Monday, December 30, 2013

CUTLINES: '...sense of perspective is under review.'

Composite photo of Cutlines 1.2 x .9m at Soapbox Gallery Brisbane 2002
In 2002, just before my exhibition Distance in London, I held a show called Cutlines at SoapBox Gallery. The gallery was one of the best artist run galleries in Brisbane at the time. Sadly it closed its physical doors a few years ago. However, the artist/director Franz Ehmann still keeps the website for his own work.
The main part of the Cutlines exhibition was a continuous work on paper that ran around two walls of the gallery space. The length 9m and the height 1.2m. The painting was a vast landscape. Below the painting I marked the wall at random intervals with cut-line indicators. Yep, that's right, I was prepared to cut the painting. Why? Because, I was thinking about how we divide land up into countries, states, and properties. If someone had wanted a piece of the painting, I'd have cut it...for a price of course! Yes, you guessed there's more to it than money...some commentary too...questions about ownership, borders, 'value' and more.
I also had some small works on paper on another wall. These were each given a title with the name of a property ie: Australian rural properties that I have known, or know of, such as 'Rugby', 'Glencoe', 'Taunton', 'Windulka', 'Oklahoma', 'Benelawin', 'Nungwai' and so on.
Dr. Sally Butler, an Art Historian at the University of Queensland wrote a review of Cutlines for 'Eyeline Magazine'. You can read the review on my website by clicking HERE . And, the 'Eyeline' website is HERE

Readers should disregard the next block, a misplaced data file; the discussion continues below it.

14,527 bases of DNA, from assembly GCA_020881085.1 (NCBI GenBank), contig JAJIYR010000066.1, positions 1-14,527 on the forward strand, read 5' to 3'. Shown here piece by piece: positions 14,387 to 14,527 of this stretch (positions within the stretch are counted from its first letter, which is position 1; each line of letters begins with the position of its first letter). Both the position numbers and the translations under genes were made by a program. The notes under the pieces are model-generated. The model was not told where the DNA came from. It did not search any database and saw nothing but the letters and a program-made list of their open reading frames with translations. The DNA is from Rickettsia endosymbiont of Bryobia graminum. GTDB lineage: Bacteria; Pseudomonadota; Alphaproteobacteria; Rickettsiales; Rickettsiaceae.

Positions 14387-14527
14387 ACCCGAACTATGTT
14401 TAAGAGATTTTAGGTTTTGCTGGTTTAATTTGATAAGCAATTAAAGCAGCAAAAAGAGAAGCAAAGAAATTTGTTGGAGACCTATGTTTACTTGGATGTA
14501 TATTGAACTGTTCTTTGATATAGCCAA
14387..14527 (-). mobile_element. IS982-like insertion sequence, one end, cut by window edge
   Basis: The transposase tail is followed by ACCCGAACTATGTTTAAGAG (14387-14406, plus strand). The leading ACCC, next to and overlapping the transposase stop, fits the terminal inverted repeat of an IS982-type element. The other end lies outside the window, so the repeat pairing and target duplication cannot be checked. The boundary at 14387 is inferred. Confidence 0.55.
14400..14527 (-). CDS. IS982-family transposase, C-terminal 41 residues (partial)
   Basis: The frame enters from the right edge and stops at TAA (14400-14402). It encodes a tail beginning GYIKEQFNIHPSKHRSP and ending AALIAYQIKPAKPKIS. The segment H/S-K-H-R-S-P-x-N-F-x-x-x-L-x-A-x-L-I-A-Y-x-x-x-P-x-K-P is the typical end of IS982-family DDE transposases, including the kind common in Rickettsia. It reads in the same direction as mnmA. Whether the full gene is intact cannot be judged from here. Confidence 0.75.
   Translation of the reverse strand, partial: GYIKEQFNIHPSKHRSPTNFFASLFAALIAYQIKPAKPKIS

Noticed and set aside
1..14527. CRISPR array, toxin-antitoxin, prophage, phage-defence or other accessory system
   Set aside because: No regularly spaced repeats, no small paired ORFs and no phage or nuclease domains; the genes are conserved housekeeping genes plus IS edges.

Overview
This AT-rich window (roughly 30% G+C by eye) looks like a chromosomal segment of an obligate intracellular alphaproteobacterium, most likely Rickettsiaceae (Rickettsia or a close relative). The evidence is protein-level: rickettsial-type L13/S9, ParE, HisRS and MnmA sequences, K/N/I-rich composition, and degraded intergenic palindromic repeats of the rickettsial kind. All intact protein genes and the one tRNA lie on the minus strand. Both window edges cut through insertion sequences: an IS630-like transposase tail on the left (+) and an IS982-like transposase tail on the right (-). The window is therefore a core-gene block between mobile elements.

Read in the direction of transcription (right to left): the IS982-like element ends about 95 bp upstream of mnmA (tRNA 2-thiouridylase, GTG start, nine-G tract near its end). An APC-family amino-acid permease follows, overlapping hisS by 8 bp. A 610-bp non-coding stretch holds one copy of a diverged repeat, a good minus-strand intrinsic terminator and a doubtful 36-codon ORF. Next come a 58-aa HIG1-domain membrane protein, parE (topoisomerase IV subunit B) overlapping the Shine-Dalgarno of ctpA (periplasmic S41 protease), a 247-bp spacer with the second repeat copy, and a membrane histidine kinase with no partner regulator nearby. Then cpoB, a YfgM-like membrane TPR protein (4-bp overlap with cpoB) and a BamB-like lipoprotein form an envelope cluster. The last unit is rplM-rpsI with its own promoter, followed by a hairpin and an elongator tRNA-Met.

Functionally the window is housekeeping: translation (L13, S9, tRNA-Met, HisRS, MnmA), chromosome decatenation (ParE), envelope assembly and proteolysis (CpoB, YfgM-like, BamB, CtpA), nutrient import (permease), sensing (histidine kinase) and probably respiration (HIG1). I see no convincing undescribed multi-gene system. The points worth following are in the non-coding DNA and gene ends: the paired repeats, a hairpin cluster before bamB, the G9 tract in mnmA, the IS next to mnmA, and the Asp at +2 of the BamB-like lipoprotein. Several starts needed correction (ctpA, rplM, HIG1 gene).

Detail of Cutlines Gouche and watercolour on paper 1.2 x 9m
Today I reread Dr. Butler's review of Cutlines. It's been awhile since I had last read it. She wrote something that whilst I've seen it before, it now leaps out as something quite prophetic!
The micro and macro scale of these paintings subverts traditional landscape format, but so too does the spatial scope of the work. Space, or place, is clearly being measured and creates a recurring impression that our sense of perspective is under review.
The exact bit that has me excited is creates a recurring impression that our sense of perspective is under review.
I feel quite humbled that Dr. Butler saw a 'review of perspective' in my work...over ten years ago...and today I articulate my interest in, and concern about, perspective here on this BLOG and very consciously in my painting. I suggest that developing skills in seeing multiple perspectives, even simultaneously, is something we humans need to think about. I suggest that modern cosmological research is revealing new perspectives which implore our attention. A renegotiation of perspective may hold clues to new ways of 'seeing'...and thus new and different questions....leading to answers never dreamed of. By untethering notions of 'landscape' from Earth-bound horizons, as cosmology invites us to do, may help us in our renegotiation. Landscape painting as much more to offer us...if we're game to launch ourselves beyond seemingly safe horizons.

Detail of Cutlines  Gouache and watercolour on paper 1.2 x 9m
Some of you may be wondering where Cutlines is now. did not get cut into pieces. Why? because people were horrified that I'd 'destroy' such, as they said, beautiful painting. Cutting a painting...slicing up the land...?
Cutlines is rolled up and has been under my bed for years. Maybe I will have to bring it out and coax it out of its rolled state!?
I've been painting over the festive season. One of the paintings I cannot show you, as it will be entered into the Mandorla Religious Art Prize later in 2014. I can't show you because one of the regulations is that the entered painting cannot have been exhibited before...and some would say that uploading an image on the web is akin to 'exhibition'. I am just being cautious.
But, there is another painting...nearly finished. It was inspired by the speech/article, by well known Australian author Tim Winton, which I wrote about in my last BLOG post 'Encountering Landscape'

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